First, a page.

Vascular endothelial cells are among the first cells that ventricular zone neuroblasts encounter during early development. The ventricular zone cells promote angiogenesis by the invading vasculature, with the release of endothelial mitogens. Yet the feedback support of young neurons by endothelial cells (ECs) has not hitherto been explored. We therefore asked whether ECs might participate in neuronal recruitment, by providing neurotrophic support to newly generated neurons. We used the neurogenic subependymal zone (SZ) of the adult rat forebrain as a model system, because of its well-characterized and relatively homogeneous population of neuronal precursor cells. We found that explants of the adult rat SZ raised on ECs generated more neurons, which survived longer, than explants raised on astrocytes, fibroblasts, or laminin. This endothelial trophic effect was humoral, in that it was also noted in SZ explants raised in noncontiguous coculture with ECs grown on porous inserts. RT-PCR for neurotrophin family members revealed that cultures of both human brain- and umbilical cord-derived ECs produced brain-derived neurotrophic factor (BDNF) mRNA, but no detectable NGF, NT-3, or NT-4 mRNA. ELISA revealed that BDNF protein was secreted by ECs into the medium at >1 ng/ml. The neurotrophic effect of ECs could be replaced by added BDNF, and was blocked by addition of 5 microg/ml trkB-Fc to endothelial-SZ cocultures. Thus, endothelial cells can act as sources of secreted BDNF, through which the capillary microvasculature may act to support neuronal recruitment and survival in the CNS.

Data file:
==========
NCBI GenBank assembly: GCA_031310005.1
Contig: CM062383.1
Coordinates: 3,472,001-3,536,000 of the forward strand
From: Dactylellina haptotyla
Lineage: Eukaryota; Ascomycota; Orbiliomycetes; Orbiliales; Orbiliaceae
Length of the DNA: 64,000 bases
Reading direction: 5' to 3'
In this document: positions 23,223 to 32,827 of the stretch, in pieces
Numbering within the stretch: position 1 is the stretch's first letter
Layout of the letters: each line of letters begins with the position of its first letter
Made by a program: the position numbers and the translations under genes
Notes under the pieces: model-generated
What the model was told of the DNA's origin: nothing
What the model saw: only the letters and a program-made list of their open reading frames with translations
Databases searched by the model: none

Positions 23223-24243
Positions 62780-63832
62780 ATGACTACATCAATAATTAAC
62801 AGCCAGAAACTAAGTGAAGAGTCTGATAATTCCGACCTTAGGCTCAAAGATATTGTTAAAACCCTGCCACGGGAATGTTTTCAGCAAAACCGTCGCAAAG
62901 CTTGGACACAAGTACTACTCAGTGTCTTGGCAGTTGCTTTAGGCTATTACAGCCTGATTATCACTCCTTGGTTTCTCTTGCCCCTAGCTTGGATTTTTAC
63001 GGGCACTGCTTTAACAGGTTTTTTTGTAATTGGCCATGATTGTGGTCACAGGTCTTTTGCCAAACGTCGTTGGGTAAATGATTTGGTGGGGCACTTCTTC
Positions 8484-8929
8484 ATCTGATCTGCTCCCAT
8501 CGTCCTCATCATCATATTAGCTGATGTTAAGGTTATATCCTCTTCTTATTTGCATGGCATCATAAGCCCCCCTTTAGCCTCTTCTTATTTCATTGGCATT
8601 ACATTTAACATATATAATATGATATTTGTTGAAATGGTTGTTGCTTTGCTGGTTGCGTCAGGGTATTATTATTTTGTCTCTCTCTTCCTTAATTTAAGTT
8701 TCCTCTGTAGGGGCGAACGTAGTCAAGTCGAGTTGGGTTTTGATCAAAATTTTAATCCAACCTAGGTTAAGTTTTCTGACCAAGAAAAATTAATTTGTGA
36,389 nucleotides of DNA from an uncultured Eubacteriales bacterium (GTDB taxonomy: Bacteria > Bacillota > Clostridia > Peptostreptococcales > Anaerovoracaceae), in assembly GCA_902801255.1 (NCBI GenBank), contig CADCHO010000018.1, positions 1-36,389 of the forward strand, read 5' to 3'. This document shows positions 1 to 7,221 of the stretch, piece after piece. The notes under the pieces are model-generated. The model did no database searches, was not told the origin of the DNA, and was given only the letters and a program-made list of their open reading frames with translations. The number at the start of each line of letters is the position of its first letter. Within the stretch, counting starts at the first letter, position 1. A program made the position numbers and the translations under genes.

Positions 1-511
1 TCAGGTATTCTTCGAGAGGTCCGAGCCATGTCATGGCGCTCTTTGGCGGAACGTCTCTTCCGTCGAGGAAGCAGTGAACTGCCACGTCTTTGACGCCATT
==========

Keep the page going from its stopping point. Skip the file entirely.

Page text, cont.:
Copyright 1999 Academic Press.